Foresight is Becoming Data-Rich
The rise of big data is another easy way to grasp the new nature of foresight practice. Accelerating digitization creates vast new data pools, just waiting to be better displayed to indicate current conditions, and analyzed for trends and hidden relationships. Books like Visualize This (2011) and Data Points (2013) help with visualization, and Naked Statistics (2014) helps with statistical thinking, as well as the resources we listed under statistical consulting earlier.
When data in any field becomes fully representative of the system being studied, such that marginal new data falls into predictable types, at that point classification systems, maps, and models begin to stabilize. GIS, CRM, SFA, ERP and other business automation domains covered in Chapter 2 were among the pioneering data frontiers of the twentieth century. These domains remain innovative, yet today, smartphones, wearables, internet of things (machine to machine interaction), home automation, quantified self/fitness/health, sentiment analysis, social networks, conversational interfaces, and algorithmic trading are just a few of our new data frontiers.
On the governance front, the emergence of The Program, the NSA’s massive intelligence analytics platform for warrantless wiretapping and mapping relationships between all human beings on Earth, foreign and domestic, only became technically feasible in the early 2000s. Only in the last two decades did our world become sufficiently data-rich, and our machines sufficiently powerful to do all this data-crunching affordably. See Frontline’s excellent United States of Secrets (2014) for an excellent recent account.
The NSA’s domestic surveillance program became politically possible only after 9/11, for a president willing to subvert the law (as US presidents have tended to do, perhaps since the founding of the republic). What level of top-down vs. bottom-up (citizen-run) surveillance we should have going on within the US, given our current levels of global and domestic development, is of course a complex political issue. Perhaps the most obvious failure of democracy is that our politicians have ducked even putting this issue to public discussion. What isn’t a debate is that every nation and even large corporations are now playing the data accumulation game, and good rules need to be established. Currently intelligence agencies marketers, hackers, criminals, and others do this with a wide variation in legal justification, oversight, and transparency.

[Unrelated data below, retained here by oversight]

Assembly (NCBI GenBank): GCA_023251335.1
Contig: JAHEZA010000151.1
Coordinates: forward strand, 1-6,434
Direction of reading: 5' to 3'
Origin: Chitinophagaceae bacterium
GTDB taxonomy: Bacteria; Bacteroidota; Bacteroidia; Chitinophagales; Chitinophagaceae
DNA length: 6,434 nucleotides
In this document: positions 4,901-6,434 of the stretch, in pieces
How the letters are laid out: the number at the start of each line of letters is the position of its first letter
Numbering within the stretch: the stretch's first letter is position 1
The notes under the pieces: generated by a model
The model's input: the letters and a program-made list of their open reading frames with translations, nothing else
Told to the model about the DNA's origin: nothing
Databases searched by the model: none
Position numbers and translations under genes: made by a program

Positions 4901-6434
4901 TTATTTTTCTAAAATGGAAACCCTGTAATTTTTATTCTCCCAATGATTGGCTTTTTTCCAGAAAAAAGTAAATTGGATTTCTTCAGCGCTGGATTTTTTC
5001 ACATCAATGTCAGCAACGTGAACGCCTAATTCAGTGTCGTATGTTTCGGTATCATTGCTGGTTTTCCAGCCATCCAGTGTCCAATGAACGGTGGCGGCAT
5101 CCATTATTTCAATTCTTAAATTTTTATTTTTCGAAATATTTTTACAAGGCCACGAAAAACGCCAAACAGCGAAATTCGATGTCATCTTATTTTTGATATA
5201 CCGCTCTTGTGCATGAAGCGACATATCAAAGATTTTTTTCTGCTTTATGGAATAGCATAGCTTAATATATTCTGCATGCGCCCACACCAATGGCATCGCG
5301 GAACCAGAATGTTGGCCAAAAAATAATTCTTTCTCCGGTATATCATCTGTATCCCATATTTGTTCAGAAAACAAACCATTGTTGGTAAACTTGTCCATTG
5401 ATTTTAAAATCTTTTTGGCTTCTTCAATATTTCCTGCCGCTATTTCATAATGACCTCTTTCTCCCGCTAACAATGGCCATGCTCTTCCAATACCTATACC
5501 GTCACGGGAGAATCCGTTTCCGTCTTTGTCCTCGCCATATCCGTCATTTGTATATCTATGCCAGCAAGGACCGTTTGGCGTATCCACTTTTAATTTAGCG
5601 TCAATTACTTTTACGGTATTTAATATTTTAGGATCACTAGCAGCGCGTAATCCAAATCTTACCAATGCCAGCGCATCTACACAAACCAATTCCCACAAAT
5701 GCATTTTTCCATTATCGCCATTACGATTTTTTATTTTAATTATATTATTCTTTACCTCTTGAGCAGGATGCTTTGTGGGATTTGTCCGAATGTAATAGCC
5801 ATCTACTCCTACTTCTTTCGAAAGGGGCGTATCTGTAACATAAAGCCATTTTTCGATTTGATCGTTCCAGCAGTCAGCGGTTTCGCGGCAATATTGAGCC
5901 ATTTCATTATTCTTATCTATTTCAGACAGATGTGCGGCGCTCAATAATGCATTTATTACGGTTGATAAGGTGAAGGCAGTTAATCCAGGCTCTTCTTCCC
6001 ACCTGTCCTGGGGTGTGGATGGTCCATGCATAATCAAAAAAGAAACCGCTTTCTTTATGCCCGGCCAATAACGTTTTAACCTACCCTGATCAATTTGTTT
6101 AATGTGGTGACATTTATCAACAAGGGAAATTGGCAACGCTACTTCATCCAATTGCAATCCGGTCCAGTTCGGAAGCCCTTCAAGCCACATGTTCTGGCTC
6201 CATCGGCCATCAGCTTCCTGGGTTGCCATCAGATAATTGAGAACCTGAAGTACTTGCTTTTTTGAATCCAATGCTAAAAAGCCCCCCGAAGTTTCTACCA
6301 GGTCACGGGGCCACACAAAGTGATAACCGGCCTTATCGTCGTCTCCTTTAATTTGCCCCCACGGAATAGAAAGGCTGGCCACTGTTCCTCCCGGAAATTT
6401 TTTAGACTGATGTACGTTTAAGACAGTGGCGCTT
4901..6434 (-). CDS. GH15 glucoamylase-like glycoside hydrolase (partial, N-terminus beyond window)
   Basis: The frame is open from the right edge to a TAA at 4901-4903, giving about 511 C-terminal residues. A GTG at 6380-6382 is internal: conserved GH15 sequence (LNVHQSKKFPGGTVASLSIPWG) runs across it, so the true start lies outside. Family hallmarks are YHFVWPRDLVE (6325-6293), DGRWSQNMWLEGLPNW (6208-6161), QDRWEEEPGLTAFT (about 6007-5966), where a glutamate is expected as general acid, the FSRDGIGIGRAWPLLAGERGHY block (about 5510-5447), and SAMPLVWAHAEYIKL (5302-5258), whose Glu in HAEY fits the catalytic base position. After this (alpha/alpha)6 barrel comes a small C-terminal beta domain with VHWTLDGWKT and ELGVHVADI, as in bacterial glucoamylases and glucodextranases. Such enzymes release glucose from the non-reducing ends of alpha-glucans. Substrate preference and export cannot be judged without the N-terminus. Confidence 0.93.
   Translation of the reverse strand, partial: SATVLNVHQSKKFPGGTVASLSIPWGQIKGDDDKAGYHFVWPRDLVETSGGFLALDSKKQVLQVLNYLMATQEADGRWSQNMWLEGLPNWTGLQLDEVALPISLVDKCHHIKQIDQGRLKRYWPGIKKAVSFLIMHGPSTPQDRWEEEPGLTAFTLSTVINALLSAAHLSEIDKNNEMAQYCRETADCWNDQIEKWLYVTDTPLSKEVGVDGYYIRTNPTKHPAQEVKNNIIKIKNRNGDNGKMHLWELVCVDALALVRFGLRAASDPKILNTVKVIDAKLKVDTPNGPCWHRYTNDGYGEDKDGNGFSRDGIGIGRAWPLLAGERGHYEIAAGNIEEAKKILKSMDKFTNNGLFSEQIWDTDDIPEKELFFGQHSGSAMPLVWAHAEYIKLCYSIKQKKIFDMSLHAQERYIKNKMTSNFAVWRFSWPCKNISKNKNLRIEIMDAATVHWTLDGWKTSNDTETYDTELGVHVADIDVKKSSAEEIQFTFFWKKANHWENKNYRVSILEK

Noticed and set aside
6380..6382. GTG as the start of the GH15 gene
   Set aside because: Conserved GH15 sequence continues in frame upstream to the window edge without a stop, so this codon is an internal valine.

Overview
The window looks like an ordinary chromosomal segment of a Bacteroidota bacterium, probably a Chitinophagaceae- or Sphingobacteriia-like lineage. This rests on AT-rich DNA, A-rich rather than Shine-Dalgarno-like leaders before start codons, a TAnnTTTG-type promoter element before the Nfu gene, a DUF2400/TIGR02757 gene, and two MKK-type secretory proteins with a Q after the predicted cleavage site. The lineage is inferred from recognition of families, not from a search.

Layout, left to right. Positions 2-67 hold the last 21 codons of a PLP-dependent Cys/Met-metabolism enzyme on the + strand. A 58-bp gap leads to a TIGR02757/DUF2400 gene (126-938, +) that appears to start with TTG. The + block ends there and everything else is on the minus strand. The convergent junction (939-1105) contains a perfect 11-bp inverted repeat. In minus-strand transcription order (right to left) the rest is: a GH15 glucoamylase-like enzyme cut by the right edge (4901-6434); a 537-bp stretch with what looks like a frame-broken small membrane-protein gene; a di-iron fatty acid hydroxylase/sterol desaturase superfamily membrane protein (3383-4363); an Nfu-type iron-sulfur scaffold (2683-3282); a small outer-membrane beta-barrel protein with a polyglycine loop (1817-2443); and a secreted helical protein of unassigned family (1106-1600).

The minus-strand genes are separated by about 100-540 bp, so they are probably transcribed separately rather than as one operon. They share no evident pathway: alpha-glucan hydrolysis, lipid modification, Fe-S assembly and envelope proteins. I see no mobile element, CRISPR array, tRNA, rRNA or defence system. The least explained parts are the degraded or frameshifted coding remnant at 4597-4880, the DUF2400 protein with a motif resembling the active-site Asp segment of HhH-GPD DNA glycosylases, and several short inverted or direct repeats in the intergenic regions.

We’ve described the rapidly emerging field of predictive analytics, well-introduced in books like Predictive Analytics (2013) and Big Data (2014). Every big company now has an internal or external data science team working to help them better model themselves and their customers, anticipate their needs, and find hidden efficiencies lying in the data of how we all presently live, work, think, talk, buy, and behave. Almost all of this data (about 95%) is untagged and unstructured, and machine learning is one of several methods emerging to help us to structure and contextualize it so we can better use it in our digital systems. See The Age of Context: Mobile, Sensors, Data, and the Future of Privacy (2013) for a quick intro to the way our digital tools are increasingly learning our contexts as they try to anticipate and serve us, and some of the privacy challenges and solutions that are emerging as that happens.